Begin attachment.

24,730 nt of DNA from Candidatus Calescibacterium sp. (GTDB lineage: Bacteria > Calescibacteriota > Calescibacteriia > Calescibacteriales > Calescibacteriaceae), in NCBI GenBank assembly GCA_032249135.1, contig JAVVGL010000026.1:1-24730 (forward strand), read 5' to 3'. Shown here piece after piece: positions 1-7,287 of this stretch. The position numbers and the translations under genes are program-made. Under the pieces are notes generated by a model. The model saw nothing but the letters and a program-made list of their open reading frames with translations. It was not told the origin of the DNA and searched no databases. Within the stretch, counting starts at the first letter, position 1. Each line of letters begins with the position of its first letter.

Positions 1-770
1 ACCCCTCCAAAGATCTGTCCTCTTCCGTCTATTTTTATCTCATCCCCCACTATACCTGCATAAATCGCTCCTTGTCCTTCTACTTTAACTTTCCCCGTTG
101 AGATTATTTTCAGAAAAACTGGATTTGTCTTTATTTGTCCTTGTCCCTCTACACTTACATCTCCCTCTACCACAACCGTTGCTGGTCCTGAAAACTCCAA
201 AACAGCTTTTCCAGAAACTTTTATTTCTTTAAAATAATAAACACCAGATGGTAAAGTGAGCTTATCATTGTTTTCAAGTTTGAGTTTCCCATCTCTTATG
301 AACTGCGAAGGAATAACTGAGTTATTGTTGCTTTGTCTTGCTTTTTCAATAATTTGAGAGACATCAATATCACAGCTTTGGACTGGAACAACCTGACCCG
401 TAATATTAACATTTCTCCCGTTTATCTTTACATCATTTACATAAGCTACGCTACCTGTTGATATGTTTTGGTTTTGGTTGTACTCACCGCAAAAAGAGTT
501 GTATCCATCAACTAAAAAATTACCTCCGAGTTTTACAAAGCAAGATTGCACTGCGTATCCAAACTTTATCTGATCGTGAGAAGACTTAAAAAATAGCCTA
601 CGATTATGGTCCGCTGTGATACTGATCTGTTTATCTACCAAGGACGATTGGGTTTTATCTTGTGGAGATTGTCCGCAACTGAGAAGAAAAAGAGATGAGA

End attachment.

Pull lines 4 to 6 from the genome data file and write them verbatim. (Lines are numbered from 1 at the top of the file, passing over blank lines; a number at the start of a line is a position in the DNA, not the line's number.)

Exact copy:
101 AGATTATTTTCAGAAAAACTGGATTTGTCTTTATTTGTCCTTGTCCCTCTACACTTACATCTCCCTCTACCACAACCGTTGCTGGTCCTGAAAACTCCAA
201 AACAGCTTTTCCAGAAACTTTTATTTCTTTAAAATAATAAACACCAGATGGTAAAGTGAGCTTATCATTGTTTTCAAGTTTGAGTTTCCCATCTCTTATG
301 AACTGCGAAGGAATAACTGAGTTATTGTTGCTTTGTCTTGCTTTTTCAATAATTTGAGAGACATCAATATCACAGCTTTGGACTGGAACAACCTGACCCG